I have been a Goodreads user for many, many years. It has provided me the means to track my reading activity alongside a list of books I want to read. The past few years I’ve been an avid Kindle reader, topping 20,000 pages read each year. Goodreads integration with the Kindle has made it very easy to mark a book started and finished.
I have been an Instapaper user for many years. From the time it was free, to paid, and then free and paid. For a while I was feeding Instapaper articles through Readwise to Obsidian. I couldn’t get Readwise to pull in comments from Instapaper articles that I’d archived. From memory I’m not even sure it could see them.
The first I knew was an email saying my $5 donation to running the mastodon.au server was refunded. I inquired to be told the server was scheduled for shutdown in 3 months. I’d have been happy for the moderators to keep the money, but that’s the nature of Mastodon over Twitter. One refunds the money, the other wouldn’t even tell you it was turned off.
I woke this morning to a slew of emails informing me of backups that had failed due to insufficient space on the target drive. Why had they all failed? Well, it was because one had succeeded. I use Macrium Reflect to image the main home PC each night. One the first day of the month a full backup is taken and throughout the month there is a rolling series of differential and incremental backups.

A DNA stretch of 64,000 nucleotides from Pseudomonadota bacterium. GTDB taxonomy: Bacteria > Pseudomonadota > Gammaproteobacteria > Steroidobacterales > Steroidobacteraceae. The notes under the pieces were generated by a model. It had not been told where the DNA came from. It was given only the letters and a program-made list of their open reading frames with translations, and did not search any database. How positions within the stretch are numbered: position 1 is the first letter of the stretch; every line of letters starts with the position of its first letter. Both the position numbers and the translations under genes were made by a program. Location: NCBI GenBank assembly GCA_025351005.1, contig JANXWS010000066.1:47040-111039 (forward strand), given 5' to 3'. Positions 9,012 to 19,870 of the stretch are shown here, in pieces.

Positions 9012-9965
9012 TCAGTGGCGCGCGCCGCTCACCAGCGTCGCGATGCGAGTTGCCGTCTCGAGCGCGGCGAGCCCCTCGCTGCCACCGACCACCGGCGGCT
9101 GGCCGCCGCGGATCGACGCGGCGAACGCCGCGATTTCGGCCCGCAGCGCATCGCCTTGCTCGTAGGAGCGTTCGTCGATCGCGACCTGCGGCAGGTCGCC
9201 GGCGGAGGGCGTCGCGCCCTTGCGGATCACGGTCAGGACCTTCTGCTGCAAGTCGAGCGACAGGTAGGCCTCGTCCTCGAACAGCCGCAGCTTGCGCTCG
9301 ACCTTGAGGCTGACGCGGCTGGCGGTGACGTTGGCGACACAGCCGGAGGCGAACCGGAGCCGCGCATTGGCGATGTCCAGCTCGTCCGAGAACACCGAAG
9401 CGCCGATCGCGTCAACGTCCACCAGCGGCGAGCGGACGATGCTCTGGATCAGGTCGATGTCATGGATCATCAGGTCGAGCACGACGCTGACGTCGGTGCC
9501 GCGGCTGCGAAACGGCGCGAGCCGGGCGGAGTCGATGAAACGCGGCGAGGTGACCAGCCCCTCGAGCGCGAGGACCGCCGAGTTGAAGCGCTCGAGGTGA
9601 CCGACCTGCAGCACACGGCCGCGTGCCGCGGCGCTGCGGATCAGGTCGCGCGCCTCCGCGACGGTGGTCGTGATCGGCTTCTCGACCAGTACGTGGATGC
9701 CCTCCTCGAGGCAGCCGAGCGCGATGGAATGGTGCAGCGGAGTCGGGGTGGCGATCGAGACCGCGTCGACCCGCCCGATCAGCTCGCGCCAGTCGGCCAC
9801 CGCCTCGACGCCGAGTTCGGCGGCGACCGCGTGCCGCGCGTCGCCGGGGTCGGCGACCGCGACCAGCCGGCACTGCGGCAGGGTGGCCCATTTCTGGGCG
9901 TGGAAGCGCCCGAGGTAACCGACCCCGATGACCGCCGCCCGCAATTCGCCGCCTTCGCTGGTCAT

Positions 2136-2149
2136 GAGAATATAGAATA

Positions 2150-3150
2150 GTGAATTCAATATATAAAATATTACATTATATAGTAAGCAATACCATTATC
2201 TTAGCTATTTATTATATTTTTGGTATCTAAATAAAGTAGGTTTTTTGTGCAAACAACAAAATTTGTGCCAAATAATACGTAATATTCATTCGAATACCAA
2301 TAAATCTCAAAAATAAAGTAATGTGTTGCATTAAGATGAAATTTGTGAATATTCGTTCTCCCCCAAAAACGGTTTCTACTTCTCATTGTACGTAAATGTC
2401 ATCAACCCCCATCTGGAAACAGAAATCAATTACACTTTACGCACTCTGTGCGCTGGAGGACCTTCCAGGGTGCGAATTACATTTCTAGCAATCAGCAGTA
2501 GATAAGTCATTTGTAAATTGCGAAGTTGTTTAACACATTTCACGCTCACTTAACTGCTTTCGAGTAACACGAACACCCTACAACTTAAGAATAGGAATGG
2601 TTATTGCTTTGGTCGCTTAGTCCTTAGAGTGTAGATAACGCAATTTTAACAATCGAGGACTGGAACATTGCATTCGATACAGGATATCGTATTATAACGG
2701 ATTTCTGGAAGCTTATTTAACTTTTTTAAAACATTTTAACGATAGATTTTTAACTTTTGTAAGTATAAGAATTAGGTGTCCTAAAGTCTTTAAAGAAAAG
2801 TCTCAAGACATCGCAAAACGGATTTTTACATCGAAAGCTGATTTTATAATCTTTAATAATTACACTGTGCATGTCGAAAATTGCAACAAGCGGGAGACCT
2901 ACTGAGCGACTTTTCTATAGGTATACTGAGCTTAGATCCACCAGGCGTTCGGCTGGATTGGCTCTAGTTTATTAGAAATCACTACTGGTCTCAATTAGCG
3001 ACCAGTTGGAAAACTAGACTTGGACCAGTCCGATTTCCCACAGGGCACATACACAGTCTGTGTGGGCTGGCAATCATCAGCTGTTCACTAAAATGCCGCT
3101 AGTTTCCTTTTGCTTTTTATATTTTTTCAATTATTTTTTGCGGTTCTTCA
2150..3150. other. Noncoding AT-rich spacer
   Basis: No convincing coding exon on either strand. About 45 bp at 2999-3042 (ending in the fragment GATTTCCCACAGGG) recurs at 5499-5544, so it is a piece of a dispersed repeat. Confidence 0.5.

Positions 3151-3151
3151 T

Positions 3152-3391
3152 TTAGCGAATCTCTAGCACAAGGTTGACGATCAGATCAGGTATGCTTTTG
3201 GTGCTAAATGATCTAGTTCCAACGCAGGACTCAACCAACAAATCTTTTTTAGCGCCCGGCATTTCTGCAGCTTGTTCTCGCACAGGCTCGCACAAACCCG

I watched Avatar today, in preparation for a likely weekend trip to see Avatar 2: The Way of Water at the weekend. Both films have now taken over US$2 billion dollars. As making over a billion at the box office is now commonplace, it’s worth considering the difference in scale between 1 million and 1 billion and from there to 1 trillion.
I want to talk about backups. They are important, and always have been. Unlike grabbing photo albums on the way of of the house during a fire, the right backup system means we can focus on saving the most important thing in the house - ourselves. Today everyone will tell you to follow a 3-2-1 backup strategy.
This is the process each audiobook transitions through on the way from Audible to my listening ears. Purchase more books on Audible than I possibly have time to listen to. Download and convert to .mdb format using OpenAudible. Automatically import into my “Audiobook” library (as Music) using Plex. Add to a series playlist if relevant.
In mid-2020 I was introduced to the exciting new note-taking application Roam Research and I transferred my notes and tasks into the database, making use of the powerful backlinking and cross-referencing features of the database. Prior to that I had been using a mix of TheBrain (notes and links), Omnifocus (tasks and projects) and OneNote (mobile and synced notes).
I’m a couple of chapters into “Start with Why” by Simon Sinek and he’s already solved a problem I’ve been pondering. Well, not so much pondering as noting with curiosity. That is, why I love my new Macbook Pro. For years I’ve been a user of PC’s. Until July last year I’d never used a Macintosh ‘in anger’ and the last time I sat at one was in the mid-80’s.
These days it is possible to trial most computer software before you buy it. But what does ‘trial’ actually mean. For me, trial once meant install, play around a bit and then forget. Now trial means use in anger. I’ve found in order to really try software I must put myself in a position of reliance.